Patterns of caesarean section in HIV infected and non-infected women in Malawi: is caesarean section used for PMTCT?

Tenthani, Lyson; van Oosterhout, Joep J; Haas, Andreas D; Msukwa, Malango; Phiri, Nozgechi; Chimbwandira, Frank; Tal, Kali; Aebi-Popp, Karoline; Estill, Janne; Keiser, Olivia (2018). Patterns of caesarean section in HIV infected and non-infected women in Malawi: is caesarean section used for PMTCT? BMC pregnancy and childbirth, 18(1), p. 95. BioMed Central 10.1186/s12884-018-1722-4

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Caesarean section (CS) is not recommended for PMTCT in Malawi HIV Guidelines, contrary to most high-income countries where CS is indicated if viral suppression is sub-optimal pre-delivery. We describe patterns of CS in HIV-infected and uninfected women in Malawi and explored if insight into the use of Elective CS (ECS) for PMTCT could be obtained.


We used routinely collected data from individual medical records from 17 large health facilities in the central and southern regions of Malawi, from January 2010 to December 2013. We included data from maternity registers from all HIV-positive women, and randomly selected around every fourth woman with negative or unknown HIV status. We used multivariable logistic regressions and cluster-based robust standard errors to examine independent associations of patient- and facility characteristics with CS and ECS.


We included 62,033 women in the analysis. The weighted percentage of women who had a spontaneous vaginal delivery was 80.0% (CI 95% 79.5-80.4%); 2.4% (95% CI 2.3-2.6%) had a vacuum extraction; 2.3% (95% CI 2.2-2.5%) had a vaginal breech delivery; 14.0% (95% CI 13.6-14.4%) had a CS while for 1.3% (95% CI 1.2-1.4%) the mode of delivery was not recorded. Prevalence of CS without recorded medical or obstetric indication (ECS) was 5.1%, (n = 3152). Presence of maternal and infant complications and older age were independently associated with CS delivery. HIV-positive women were less likely to have ECS than HIV negative women (aOR 0.65; 95%-CI 0.57-0.74). Among HIV-positive women, those on antiretrovirals (ARV's) for ≥4 weeks prior to delivery were less likely to have ECS than HIV-positive women who had not received ARVs during pregnancy (aOR 0.81; 95% CI 0.68-0.96).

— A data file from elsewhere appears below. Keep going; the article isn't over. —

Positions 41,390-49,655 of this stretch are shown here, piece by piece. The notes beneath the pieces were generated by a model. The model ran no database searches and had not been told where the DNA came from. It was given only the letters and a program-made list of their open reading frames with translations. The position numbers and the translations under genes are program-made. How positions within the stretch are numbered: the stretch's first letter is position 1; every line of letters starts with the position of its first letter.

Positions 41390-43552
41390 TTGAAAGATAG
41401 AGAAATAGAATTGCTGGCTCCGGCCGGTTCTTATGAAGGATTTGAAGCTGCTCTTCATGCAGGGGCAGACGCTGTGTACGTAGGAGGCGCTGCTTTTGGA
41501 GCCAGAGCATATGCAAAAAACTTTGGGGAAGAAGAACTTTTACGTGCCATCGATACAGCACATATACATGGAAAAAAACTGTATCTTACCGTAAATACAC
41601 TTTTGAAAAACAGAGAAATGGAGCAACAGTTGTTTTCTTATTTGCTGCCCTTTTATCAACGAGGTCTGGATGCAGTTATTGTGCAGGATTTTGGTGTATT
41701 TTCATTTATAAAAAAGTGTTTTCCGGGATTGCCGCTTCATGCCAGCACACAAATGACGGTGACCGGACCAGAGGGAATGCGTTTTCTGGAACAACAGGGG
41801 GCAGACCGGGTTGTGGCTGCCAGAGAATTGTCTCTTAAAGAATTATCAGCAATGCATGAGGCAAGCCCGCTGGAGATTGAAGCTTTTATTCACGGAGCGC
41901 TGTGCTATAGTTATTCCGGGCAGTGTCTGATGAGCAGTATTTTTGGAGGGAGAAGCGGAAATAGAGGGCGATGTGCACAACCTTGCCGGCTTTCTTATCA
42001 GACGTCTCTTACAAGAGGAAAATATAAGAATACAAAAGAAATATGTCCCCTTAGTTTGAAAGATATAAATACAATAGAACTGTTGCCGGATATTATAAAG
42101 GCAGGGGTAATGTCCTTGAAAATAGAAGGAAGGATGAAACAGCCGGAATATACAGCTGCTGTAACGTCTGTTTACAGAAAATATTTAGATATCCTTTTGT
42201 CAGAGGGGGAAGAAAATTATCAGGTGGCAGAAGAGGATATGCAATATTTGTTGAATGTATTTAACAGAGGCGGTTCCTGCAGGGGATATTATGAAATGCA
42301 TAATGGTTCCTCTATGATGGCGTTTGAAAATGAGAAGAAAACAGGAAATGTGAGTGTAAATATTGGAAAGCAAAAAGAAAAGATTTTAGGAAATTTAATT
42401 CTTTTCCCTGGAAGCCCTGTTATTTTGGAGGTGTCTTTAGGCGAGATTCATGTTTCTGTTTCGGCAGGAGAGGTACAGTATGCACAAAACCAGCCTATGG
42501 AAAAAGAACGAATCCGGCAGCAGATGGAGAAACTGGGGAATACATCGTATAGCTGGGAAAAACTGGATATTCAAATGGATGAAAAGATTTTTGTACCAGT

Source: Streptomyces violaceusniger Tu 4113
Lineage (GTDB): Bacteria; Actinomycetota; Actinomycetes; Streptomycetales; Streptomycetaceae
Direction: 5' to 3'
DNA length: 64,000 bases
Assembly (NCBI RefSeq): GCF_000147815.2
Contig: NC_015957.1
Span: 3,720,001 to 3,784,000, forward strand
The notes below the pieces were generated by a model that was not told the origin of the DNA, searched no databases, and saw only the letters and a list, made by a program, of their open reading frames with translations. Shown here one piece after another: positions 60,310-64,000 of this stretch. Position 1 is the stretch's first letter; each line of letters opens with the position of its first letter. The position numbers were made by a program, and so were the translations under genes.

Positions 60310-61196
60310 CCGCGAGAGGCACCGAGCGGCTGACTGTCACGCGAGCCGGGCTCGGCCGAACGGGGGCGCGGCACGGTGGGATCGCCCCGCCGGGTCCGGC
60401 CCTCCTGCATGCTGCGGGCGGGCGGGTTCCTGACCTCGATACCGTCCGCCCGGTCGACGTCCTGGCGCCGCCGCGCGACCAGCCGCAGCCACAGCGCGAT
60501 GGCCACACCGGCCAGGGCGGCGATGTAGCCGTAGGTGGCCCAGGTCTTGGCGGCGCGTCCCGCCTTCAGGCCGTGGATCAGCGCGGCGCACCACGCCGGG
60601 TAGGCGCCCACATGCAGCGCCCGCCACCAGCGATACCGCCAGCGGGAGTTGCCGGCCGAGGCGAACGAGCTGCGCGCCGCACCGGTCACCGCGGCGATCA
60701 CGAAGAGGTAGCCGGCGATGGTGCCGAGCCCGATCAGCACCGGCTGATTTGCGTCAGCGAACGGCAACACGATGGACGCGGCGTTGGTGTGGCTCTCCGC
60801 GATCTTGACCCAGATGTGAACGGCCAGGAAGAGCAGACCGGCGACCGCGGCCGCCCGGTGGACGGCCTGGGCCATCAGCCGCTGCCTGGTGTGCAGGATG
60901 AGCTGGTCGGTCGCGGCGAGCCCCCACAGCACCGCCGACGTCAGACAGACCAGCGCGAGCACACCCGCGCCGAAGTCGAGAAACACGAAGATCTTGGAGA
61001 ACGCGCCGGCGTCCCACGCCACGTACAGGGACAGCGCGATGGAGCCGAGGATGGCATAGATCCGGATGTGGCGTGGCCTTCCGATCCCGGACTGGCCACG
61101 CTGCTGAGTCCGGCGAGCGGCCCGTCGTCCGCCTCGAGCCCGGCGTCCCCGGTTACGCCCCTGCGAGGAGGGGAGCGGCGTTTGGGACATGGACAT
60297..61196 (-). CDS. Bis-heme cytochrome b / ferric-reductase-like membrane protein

The pattern of CS's in Malawi is largely determined by maternal and infant complications. Positive HIV status was negatively associated with CS delivery, possibly because health care workers were concerned about the risk of occupational HIV transmission and the known increased risk of post-operative complications. Our results leave open the possibility that CS is practiced to prevent MTCT given that ECS was more common among women at high risk of MTCT due to no or short exposure to ARV's.

Item Type:

Journal Article (Original Article)


08 Faculty of Science > Department of Mathematics and Statistics > Institute of Mathematical Statistics and Actuarial Science
04 Faculty of Medicine > Pre-clinic Human Medicine > Institute of Social and Preventive Medicine (ISPM)
04 Faculty of Medicine > Department of Haematology, Oncology, Infectious Diseases, Laboratory Medicine and Hospital Pharmacy (DOLS) > Clinic of Infectiology

UniBE Contributor:

Tenthani, Lyson Nemoni; Haas, Andreas; Tal, Kali; Aebi-Popp, Karoline; Estill, Janne Anton Markus and Keiser, Olivia


600 Technology > 610 Medicine & health
300 Social sciences, sociology & anthropology > 360 Social problems & social services
500 Science > 510 Mathematics




BioMed Central




Annelies Luginbühl

Date Deposited:

16 May 2018 14:49

Last Modified:

05 Dec 2022 15:12

Publisher DOI:


PubMed ID:





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